In an exclusive interview with ZDNet News UK Tuesday morning, Martina King, UK managing director of Yahoo!, confirmed that the organisation is about to employ a Yahoo! "inspector" charged with the responsibility of ensuring that Yahoo!'s Messenger system is not polluted with paedophile content.
King also confirmed that she is receiving advice from organisations such as Childnet International and the police. If they recommend that chatrooms should be abolished because of the threat of paedophiles, "I would do it," she said.
The appointment of an inspector is a first for the company and King explained that decision initiates a series of steps the company will take to "deal with the unacceptable use" of chatrooms by paedophiles to lure children into abusive liaisons offline.
"We are working closely with Childnet and the Internet Watch foundation as well as the police to deal with this problem," King told ZDNet.
The inspector will not work as a moderator -- moderators usually oversee all conversations and deal with foul language, racism, abuse -- instead he/she will be specially trained to deal only with content with paedophile themes. King said the appointment would be made as soon as possible and she will personally oversee all coordination with the police and childrens charities to ensure the right person gets the job.
If the inspector suspects a paedophile is using Yahoo!'s facilities, the police will be notified and the two organisations will work together to prosecute that user.
King said Yahoo! worked with the police to trap Patrick Green who lured and raped a 13 year old girl he met on a Yahoo! chatroom.
King expressed concern at the way Yahoo! had been portrayed by ZDNet UK News in recent weeks, following Greens sentencing. "Yahoo! has always been concerned with the activities of paedophiles in chatrooms... It was not our intention to stonewall ZDNet News in its reporting of this issue."
While plans are being made for the first step to be taken, King also spoke of her hopes for the future and shared some of the plans the company is considering to eradicate predators from its service.
"I think one of the most important things to realise here is that this is not just a chat issue, but clearly they [paedophiles] are abusing our terms and conditions... Weve been looking at several different ways including credit card registration [this would provide Yahoo! with traceable information that can be passed onto the police if a paedophile is suspected of operating on the companys services] to help us deal with this."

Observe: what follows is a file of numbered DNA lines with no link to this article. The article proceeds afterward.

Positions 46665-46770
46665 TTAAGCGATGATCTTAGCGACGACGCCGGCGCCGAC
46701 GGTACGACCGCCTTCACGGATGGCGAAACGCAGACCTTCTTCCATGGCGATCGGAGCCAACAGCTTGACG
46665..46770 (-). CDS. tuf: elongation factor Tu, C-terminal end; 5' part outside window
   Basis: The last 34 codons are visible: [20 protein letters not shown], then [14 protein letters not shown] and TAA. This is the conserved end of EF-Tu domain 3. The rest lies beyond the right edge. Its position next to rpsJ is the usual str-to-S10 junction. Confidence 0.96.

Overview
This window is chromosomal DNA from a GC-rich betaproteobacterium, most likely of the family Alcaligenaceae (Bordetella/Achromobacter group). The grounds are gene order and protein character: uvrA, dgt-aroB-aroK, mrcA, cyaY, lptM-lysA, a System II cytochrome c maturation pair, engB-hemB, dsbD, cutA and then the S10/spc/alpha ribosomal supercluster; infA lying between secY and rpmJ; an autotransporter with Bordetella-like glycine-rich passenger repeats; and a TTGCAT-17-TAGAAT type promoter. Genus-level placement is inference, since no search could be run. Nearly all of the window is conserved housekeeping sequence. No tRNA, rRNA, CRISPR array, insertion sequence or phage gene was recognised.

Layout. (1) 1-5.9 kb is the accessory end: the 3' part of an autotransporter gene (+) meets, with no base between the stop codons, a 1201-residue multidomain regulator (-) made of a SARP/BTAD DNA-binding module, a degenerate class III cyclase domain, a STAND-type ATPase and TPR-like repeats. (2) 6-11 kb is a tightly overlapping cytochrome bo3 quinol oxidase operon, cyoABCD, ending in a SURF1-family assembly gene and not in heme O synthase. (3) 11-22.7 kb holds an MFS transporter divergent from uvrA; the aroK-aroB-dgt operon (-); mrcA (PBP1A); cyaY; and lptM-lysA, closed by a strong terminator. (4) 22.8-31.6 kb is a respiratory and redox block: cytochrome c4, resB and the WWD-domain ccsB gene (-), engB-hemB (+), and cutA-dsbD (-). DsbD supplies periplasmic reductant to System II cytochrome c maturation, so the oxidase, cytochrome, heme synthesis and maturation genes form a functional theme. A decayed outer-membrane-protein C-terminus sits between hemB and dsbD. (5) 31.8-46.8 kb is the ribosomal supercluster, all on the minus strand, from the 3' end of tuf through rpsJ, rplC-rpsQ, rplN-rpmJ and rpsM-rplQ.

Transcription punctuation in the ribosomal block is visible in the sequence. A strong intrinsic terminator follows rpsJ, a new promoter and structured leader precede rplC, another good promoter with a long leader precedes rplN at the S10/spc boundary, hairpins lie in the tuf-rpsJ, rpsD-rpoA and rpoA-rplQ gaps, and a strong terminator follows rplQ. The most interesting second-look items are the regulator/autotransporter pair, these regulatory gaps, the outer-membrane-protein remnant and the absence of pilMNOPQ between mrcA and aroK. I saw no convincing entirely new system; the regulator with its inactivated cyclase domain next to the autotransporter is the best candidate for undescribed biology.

"We are operating a zero tolerance strategy here and I will do everything I can to ensure these people are dealt with. I am considering 100 percent moderation... but will continue to take advice on this."
Asked if the organisation would consider closing its chatroom function on the Messenger service, King was clear: "My belief is that cutting off the chatrooms would only force paedophiles onto other parts of the Internet and our service. But we are in constant communication with the police and child agencies and if their advice was to get rid of them, I would do it."
Closing chatrooms would enrage civil liberties advocates who have long argued that censorship is not the way to deal with online predators. Yahoo!'s position suggests that as the Net becomes more mainstream, it is prepared to look at a solution that could upset thousands of users in order to protect those most vulnerable. "The last thing I would want to do is close any of our services, but if it was the only option for us on the Yahoo.co.uk site, I would consider it."
King would not guarantee that after the appointment of an inspector the problem of paedophiles using Yahoo!s chatroom service would go away. Pressed, she refused to concede that sophisticated predators could successfully avoid Yahoo!'s efforts, "Again, we are working with the police and the child agencies and this isnt just about Yahoo!. The whole industry needs to work together to deal with this."
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